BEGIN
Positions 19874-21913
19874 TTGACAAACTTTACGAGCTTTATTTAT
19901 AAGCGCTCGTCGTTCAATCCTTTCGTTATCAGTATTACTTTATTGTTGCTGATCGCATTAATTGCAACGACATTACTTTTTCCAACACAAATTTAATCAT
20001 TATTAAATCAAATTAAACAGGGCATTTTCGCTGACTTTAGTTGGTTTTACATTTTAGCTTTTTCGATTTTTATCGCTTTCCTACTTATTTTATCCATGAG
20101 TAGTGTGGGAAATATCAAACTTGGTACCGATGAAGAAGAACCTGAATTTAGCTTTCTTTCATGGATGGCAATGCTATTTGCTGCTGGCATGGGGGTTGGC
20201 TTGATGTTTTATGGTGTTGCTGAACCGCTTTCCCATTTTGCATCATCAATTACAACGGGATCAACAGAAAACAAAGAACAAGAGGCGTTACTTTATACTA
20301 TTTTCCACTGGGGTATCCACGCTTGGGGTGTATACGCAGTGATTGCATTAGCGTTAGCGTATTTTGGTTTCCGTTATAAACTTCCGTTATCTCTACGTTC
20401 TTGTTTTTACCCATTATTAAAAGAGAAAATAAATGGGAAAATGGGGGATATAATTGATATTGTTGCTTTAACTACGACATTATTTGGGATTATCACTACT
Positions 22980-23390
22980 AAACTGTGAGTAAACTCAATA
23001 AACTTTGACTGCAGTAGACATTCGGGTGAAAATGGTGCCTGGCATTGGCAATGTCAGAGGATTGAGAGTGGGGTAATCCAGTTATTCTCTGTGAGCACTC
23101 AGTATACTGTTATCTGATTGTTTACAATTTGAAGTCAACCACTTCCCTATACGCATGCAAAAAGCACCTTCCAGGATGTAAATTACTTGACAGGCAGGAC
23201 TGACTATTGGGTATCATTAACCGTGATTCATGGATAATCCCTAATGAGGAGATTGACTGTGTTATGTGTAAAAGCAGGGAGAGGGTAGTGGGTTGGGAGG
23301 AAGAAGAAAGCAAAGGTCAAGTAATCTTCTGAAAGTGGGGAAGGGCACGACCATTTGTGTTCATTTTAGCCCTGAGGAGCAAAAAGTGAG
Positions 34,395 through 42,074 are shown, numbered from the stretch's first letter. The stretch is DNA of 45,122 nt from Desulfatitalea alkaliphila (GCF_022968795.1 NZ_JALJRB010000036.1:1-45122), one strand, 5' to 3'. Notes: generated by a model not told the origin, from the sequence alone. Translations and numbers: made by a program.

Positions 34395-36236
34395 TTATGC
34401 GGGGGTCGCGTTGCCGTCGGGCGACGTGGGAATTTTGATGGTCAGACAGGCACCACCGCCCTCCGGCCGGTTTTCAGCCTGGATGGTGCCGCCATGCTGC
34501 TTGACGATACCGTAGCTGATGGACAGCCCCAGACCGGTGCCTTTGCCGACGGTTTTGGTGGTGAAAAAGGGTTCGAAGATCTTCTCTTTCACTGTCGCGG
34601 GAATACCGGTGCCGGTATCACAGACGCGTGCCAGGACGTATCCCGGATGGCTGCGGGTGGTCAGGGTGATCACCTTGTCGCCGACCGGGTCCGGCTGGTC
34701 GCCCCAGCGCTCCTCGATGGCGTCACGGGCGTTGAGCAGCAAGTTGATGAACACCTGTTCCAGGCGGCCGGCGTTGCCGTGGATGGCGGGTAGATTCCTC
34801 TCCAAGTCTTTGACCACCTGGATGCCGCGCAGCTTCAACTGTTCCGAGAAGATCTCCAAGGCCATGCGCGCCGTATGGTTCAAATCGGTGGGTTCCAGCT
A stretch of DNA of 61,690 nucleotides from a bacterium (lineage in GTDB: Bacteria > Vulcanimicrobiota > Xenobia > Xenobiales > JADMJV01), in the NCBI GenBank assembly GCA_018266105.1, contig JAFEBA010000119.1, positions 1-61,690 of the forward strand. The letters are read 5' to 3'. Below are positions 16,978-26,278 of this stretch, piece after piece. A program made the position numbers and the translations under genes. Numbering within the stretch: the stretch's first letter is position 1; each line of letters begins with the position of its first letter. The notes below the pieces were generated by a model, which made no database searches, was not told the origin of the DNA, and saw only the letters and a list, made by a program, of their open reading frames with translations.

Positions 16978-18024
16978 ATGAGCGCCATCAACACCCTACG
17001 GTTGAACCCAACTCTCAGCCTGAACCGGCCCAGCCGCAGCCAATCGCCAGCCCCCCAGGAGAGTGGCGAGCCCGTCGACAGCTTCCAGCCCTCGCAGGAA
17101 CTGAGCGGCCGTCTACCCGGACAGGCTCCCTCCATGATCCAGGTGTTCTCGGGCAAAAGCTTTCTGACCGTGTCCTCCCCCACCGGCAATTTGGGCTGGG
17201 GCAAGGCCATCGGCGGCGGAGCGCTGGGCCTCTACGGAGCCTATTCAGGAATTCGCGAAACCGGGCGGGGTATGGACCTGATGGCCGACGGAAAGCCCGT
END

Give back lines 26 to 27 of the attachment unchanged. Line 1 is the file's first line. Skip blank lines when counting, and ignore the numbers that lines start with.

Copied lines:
17001 GTTGAACCCAACTCTCAGCCTGAACCGGCCCAGCCGCAGCCAATCGCCAGCCCCCCAGGAGAGTGGCGAGCCCGTCGACAGCTTCCAGCCCTCGCAGGAA
17101 CTGAGCGGCCGTCTACCCGGACAGGCTCCCTCCATGATCCAGGTGTTCTCGGGCAAAAGCTTTCTGACCGTGTCCTCCCCCACCGGCAATTTGGGCTGGG